capacity to manage their own learning
desire to continue learning in formal or informal settings after school
capacity to work together with others
respect for the cultural diversity of Australian society;

–
–
–
provide a flexible structure within which students can prepare for:
further education and training
employment
full and active participation as citizens;

provide formal assessment and certification of students’ achievements;

provide a context within which schools also have the opportunity to foster students’ physical and
spiritual development.
4
2
Rationale for English in Stage 6 Curriculum
The study of English is central to the learning and development of students in NSW and is the
mandatory subject in the Stage 6 curriculum. The importance of English in the curriculum is a
recognition of its role as the national language and increasingly as the language of international
communication. Proficiency in English enables students to take their place as confident, articulate
communicators, critical and imaginative thinkers and active participants in society.
English involves the study and use of language in its various textual forms, encompassing written,
spoken and visual texts of varying complexity, including the language systems of English through
which meaning is conveyed, interpreted and reflected.
The study of English enables students to recognise and use a diversity of approaches and texts to
meet the growing array of literacy demands, including higher-order social, aesthetic and cultural
literacy. This study is designed to promote a sound knowledge of the structure and function of the
English language and to develop effective English communication skills*. The English Stage 6
courses develop in students an understanding of literary expression and nurture an appreciation of
aesthetic values. Through reading, writing, listening, speaking, viewing and representing
experience, ideas and values, students are encouraged to adopt a critical approach to all texts and
to distinguish the qualities of texts. Students also develop English language skills to support their
study at Stage 6 and beyond.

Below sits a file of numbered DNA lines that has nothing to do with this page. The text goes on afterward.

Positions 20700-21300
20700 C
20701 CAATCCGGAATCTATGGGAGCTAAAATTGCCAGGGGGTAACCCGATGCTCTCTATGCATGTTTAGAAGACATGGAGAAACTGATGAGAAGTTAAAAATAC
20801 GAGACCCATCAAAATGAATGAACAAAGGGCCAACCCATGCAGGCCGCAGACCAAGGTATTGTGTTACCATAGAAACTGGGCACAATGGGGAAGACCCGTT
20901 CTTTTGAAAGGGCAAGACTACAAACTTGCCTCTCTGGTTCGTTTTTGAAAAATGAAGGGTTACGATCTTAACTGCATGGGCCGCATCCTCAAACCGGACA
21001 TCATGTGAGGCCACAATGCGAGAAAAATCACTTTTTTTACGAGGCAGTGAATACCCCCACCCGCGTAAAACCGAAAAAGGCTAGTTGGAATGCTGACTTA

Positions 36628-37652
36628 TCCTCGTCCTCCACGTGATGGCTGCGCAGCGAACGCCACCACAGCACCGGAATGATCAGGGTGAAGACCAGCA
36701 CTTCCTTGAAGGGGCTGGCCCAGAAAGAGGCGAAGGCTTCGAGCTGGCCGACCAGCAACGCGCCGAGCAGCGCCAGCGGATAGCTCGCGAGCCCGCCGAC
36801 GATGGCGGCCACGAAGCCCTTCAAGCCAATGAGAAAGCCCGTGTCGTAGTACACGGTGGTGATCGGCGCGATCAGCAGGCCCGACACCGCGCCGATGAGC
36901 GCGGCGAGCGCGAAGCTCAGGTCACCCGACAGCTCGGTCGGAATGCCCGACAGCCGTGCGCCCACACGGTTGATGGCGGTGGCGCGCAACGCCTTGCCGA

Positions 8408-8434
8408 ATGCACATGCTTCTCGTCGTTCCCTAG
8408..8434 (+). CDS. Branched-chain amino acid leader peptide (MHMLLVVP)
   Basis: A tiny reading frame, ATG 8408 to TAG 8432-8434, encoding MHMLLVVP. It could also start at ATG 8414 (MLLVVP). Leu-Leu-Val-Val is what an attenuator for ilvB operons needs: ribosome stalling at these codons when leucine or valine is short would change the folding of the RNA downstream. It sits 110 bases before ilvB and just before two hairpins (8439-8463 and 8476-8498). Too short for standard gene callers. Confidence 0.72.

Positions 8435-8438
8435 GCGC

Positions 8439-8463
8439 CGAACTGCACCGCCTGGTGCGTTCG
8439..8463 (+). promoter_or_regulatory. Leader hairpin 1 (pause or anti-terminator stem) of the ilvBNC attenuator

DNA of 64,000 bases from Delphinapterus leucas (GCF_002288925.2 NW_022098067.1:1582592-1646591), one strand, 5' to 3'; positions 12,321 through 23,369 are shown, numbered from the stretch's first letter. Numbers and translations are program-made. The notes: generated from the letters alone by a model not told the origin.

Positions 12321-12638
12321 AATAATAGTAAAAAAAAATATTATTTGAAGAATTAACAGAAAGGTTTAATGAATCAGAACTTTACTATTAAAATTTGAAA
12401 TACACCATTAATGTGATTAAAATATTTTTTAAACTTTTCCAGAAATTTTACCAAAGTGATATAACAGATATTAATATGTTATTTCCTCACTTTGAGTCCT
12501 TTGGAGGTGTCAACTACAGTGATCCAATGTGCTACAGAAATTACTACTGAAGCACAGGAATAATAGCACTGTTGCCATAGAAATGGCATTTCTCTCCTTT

In Stage 6, students come to understand the complexity of meaning, to compose and respond to
texts according to their form, content, purpose and audience, and to appreciate the personal,
social, historical, cultural and workplace contexts that produce and value them. Students reflect on
their reading and learning and understand that these processes are shaped by the contexts in which
they respond to and compose texts.
The study of English enables students to make sense of, and to enrich, their lives in personal, social
and professional situations and to deal effectively with change. Students develop a strong sense of
themselves as autonomous, reflective and creative learners. The English Stage 6 syllabus is
designed to develop in students the faculty to perceive and understand their world from a variety
of perspectives, and it enables them to appreciate the richness of Australia’s cultural diversity.
The syllabus is designed to develop enjoyment of English and an appreciation of its value and role in
learning.
* Some students with special education needs communicate through a variety of verbal or nonverbal
communication systems or techniques. It is important to take account of the individual communication
strategies
used by students within the context of the English Stage 6 Syllabus.
5
3
Aim
The aim of English Stage 6 is to enable students to understand, use, enjoy and value the English
language in its various textual forms and to become thoughtful, imaginative and effective
communicators in a diverse and changing society.
4
The Study of English
Meaning is central to the study of English. The study of English makes explicit the language forms
and processes of meaning. English Stage 6 develops this by encouraging students to explore,